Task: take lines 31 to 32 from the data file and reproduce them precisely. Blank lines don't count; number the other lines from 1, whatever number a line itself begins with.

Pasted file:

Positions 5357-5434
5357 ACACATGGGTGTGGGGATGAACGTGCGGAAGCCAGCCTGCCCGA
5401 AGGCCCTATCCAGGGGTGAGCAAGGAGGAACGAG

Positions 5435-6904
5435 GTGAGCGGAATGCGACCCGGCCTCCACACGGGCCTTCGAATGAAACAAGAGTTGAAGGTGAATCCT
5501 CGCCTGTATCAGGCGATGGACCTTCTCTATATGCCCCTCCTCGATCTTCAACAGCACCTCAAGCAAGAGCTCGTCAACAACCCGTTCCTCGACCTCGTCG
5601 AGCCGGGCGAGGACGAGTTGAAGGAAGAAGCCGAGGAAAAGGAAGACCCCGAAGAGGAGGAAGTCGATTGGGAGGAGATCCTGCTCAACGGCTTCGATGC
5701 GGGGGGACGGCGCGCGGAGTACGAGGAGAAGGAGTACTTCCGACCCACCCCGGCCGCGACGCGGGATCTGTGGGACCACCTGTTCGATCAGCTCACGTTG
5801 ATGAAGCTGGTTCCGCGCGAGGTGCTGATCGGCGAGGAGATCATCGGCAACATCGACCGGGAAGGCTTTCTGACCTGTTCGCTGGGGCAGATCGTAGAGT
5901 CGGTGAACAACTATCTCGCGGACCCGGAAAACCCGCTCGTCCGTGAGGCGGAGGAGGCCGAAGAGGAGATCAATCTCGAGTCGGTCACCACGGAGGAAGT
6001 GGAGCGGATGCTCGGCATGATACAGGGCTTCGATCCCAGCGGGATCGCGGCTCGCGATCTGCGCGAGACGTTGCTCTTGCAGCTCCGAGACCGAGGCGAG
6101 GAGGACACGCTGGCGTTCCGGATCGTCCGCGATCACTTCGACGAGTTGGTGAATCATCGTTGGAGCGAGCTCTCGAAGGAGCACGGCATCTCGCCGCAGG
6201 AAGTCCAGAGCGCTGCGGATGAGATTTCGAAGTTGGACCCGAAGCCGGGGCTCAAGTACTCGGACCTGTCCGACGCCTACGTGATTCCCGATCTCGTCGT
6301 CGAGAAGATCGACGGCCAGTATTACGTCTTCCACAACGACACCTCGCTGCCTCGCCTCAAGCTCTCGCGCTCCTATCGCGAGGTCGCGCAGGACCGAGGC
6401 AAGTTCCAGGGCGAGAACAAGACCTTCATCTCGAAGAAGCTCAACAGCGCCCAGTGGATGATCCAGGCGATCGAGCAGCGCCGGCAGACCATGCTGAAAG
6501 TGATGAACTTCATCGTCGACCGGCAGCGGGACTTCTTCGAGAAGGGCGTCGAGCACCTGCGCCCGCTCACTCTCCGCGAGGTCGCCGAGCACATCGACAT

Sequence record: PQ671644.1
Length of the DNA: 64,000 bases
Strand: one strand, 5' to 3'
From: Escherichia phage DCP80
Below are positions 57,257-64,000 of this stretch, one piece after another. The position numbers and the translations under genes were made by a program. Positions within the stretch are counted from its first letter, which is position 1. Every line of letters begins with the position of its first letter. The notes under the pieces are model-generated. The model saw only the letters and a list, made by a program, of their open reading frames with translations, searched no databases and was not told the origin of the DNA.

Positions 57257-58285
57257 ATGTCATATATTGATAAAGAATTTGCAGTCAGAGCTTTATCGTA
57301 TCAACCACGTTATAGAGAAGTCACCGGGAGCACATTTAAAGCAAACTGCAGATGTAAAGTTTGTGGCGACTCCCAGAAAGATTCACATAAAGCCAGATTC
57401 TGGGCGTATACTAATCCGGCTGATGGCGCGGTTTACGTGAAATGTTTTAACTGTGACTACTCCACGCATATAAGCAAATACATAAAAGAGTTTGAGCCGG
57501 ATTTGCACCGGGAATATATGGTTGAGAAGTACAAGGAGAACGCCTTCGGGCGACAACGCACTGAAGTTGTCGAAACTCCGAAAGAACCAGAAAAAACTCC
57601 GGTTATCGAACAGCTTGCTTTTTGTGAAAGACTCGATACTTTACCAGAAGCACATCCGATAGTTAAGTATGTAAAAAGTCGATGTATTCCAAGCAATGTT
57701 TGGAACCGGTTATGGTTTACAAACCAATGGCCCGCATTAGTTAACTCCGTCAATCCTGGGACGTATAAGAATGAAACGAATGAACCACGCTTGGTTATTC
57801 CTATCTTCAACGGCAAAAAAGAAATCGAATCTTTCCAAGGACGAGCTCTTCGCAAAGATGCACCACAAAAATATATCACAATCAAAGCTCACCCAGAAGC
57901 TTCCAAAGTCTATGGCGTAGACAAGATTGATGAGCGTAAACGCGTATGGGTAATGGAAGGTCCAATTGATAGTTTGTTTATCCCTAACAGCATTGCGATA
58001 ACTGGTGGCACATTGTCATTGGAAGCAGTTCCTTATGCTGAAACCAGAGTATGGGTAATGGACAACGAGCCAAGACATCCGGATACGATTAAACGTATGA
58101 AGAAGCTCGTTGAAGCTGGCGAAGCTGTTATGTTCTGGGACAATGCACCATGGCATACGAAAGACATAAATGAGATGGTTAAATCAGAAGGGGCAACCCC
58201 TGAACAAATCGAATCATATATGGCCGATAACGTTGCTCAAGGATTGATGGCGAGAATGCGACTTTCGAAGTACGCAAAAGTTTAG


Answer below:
58001 ACTGGTGGCACATTGTCATTGGAAGCAGTTCCTTATGCTGAAACCAGAGTATGGGTAATGGACAACGAGCCAAGACATCCGGATACGATTAAACGTATGA
58101 AGAAGCTCGTTGAAGCTGGCGAAGCTGTTATGTTCTGGGACAATGCACCATGGCATACGAAAGACATAAATGAGATGGTTAAATCAGAAGGGGCAACCCC